Check out authors who made News in 2023

Among the innumerable books that launched this year, works by a selection of writers created a buzz for various reasons. Here are CE’s top picks
Anti-caste activist and writer Meena Kandasamy
Anti-caste activist and writer Meena Kandasamy

CHENNAI : Among the innumerable books that launched this year, works by a selection of writers created a buzz for various reasons. Here are CE’s top picks

Mani Shankar Aiyar

With the launch of Memoirs of a Maverick: The First Fifty Years, career diplomat and politician Mani Shankar Aiyar offers a rare glimpse into the first five decades of his life, reflecting his journey from a challenging childhood in Dehradun, raised by a widowed mother, to his experiences in the Indian Foreign Service and politics. The book explores significant moments, like his time at The Doon School with Rajiv Gandhi, and his transition from a diplomat to a close associate of Gandhi in the Prime Minister’s Office (PMO). Aiyar, known for his wit and candidness, shares anecdotes and insights from his life, including his evolution into a firm atheist, his independent thinking, and the influences of his mother.

Meena Kandasamy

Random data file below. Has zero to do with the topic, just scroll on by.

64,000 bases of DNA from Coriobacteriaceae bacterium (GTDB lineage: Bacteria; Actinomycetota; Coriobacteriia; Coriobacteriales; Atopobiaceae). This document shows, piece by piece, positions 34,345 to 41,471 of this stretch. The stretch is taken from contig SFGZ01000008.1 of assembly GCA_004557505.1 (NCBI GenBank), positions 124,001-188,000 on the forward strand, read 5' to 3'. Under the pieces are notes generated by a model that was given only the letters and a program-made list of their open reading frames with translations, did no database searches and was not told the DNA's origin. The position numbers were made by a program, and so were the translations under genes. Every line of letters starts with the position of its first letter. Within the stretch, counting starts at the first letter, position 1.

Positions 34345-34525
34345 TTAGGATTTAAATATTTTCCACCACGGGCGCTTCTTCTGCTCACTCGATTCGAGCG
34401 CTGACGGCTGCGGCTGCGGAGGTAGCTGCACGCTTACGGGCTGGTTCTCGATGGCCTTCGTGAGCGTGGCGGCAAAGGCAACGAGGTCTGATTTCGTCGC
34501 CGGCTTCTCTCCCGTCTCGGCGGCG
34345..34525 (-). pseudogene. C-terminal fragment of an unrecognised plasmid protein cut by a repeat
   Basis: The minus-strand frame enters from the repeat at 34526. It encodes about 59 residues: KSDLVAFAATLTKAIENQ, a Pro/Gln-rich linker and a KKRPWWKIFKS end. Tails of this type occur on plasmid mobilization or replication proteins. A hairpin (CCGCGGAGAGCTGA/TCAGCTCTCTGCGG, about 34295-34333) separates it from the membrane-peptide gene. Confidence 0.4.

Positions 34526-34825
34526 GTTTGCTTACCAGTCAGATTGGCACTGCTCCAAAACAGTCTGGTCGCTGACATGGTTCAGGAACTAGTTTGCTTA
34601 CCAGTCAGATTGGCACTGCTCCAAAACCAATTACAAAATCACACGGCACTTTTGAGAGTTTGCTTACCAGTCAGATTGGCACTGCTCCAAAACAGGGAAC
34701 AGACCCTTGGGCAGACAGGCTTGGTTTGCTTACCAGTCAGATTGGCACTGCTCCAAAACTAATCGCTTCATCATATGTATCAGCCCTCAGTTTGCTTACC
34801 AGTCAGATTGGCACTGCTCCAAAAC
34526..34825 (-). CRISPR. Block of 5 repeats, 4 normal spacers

In 2006, anti-caste activist and writer Meena Kandasamy entered the mainstream literary scene with her debut poetry collection Touch. Ever since Kandasamy has expanded the boundaries of writing while deconstructing violence and delving into themes of oppression. From being the editor of the bimonthly The Dalit in her teens to penning an antinovel The Gypsy Goddess on the Kilvenmani Massacre, the core of Kandasamy’s work lies in activism. Her most recent work The Book of Desire – published in February – is a feminist translation of Tiruvalluvar’s Kamattu-p-pal. In her translation, she reclaims female sexuality, and desire in a long line of translations where women have been outliers.

Chandan Gowda

Writer and academician Chandan Gowda’s latest book Another India: Events, Memories, People, which launched earlier this year, is a social anthropology that explores India’s rich history and traditions, along with its cultural evolution. With the book, Gowda discusses modern society’s binaries – urban-rural and modern-traditional – and how these often favour more modern, urban perspectives, neglecting the richness of rural and traditional life. He emphasises the need to recognise the value of traditional societies and their responses to ethical dilemmas. The book isn’t a critique aimed at replacing Western ideals with local ones but rather a call to acknowledge and integrate the moral and aesthetic richness of India’s vernacular cultures.

Perumal Murugan

Over his three-decade career, this Namakkal-based literary chronicler has mapped Tamil Nadu’s rural landscape through themes of class and caste. Murugan’s novels and short stories are a fiery critique of the violence of caste. Murugan began writing early on and published his first novel, Eru Veyyil in 1991. He has amassed awards over the years but 2023 brought him a spot on the International Booker Prize longlist for Pyre. Later this year, he bagged the JCB Prize for Literature and The New Indian Express’s Ramnath Goenka Sahithya Samman for Literary Excellence. The translation of his short story collection Sandalwood Soap by writer Kavitha Muralidharan was released this year.